With Skymet and India Meteorological Department (IMD) predicting a normal monsoon in 2022, the sugar industry is hopeful of another bumper harvest next season (October-September), at least at par with the current year. However, the sugarcane sowing in the next two months will be crucial to estimating any crop outlook.
“Though it is difficult to say anything at this stage, but the prediction of a normal monsoon means there is no reason India should not be producing same level of sugar output next season as well,” said Ravi Gupta, chairman of export and ethanol committee of All India Sugar Trade Association (AISTA). India’s sugar production is estimated to be about 34.5 million tonnes (mt) in 2021-22 season, he said.
IMD assesses probability of normal monsoon at 40 per centChances of below-normal season are elevated at 26 per cent, says first long-range forecast
According to the IMD forecast released on April 14, India will receive normal rainfall, quantitatively 99 per cent of the long-period average (LPA) of 87 cm during the June-September monsoon season, accounting for 75 per cent of the country’s annual rainfall of 116 cm. This year, private weather forecaster Skymet has also predicted a normal monsoon, 98 per cent of LPA. Rainfall between 96 per cent and 104 per cent of LPA is considered ‘normal’ as per meteorological terms.
However, while IMD sees the probability for a normal monsoon at 40 per cent, Skymet said it is 65 per cent.
Gupta also said that sugar exports from the country might touch 6.8 mt by the end of this month against 5.7 mt in the first six months (October-March).
“Since the overseas markets are good, it is right time to export the excess production. Currently the export rates offered by overseas buyers are more than our cost of production and this opportunity should be taken for export as much as we can,” he told Business Line in an interview. Since the country has more surplus with increased production, it is better to as quickly export the extra so that the stocks are brought to the optimum level, 6-6.5 mt, he added.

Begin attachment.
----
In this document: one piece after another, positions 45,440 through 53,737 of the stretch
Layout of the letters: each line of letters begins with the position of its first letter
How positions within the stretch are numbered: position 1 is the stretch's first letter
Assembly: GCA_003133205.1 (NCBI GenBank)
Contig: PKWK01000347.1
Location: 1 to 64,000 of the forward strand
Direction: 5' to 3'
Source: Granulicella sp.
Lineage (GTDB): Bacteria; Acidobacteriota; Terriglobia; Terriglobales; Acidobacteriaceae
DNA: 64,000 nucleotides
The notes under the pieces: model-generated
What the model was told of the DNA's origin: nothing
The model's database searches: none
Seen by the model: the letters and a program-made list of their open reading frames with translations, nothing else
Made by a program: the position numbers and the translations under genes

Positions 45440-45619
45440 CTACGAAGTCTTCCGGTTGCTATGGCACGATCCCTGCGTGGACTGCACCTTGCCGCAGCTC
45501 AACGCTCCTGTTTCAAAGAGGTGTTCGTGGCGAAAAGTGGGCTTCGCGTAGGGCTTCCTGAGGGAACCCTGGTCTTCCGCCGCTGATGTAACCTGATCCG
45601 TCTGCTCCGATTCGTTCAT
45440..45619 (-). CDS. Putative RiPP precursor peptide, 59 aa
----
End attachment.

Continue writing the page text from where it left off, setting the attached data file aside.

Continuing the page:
However, the longer-term solution for India is balanced sugar production and more and more ethanol; he emphasised and credited the government for continuing with a stable policy for the sector.
Asked about the ethanol programme’s case if there is one year of monsoon failure, Gupta said: “Any agriculture-based programme will have to account for weather vagaries. But, it is not that monsoon failure will lead to shortages. It (lower rainfall) can reduce the sugarcane crop by a certain percentage, but cannot wipe out the crop.”
He also said that the sugar surplus is estimated to be about 7 mt after factoring in 27.5 mt of domestic consumption. Besides, the sugarcane diverted for ethanol could have produced an additional 3.2 mt of sugar, over and above the current production estimate of 34.5 mt. “The surplus is so huge that there will not be any concern on availability of sugar for domestic market. Even for ethanol, there will not be a concern (in any bad monsoon year),” Gupta said.
On the controversial issue of cane price, he said: “the best price policy is the revenue sharing formula as it makes the farmers partner in the growth story of the sector.” The private sugar mills, particularly in the largest producer Uttar Pradesh, complain about the higher cane price they pay to farmers. The State government fixes a separate rate, more than Centre’s Fair and Remunerative Price (FRP).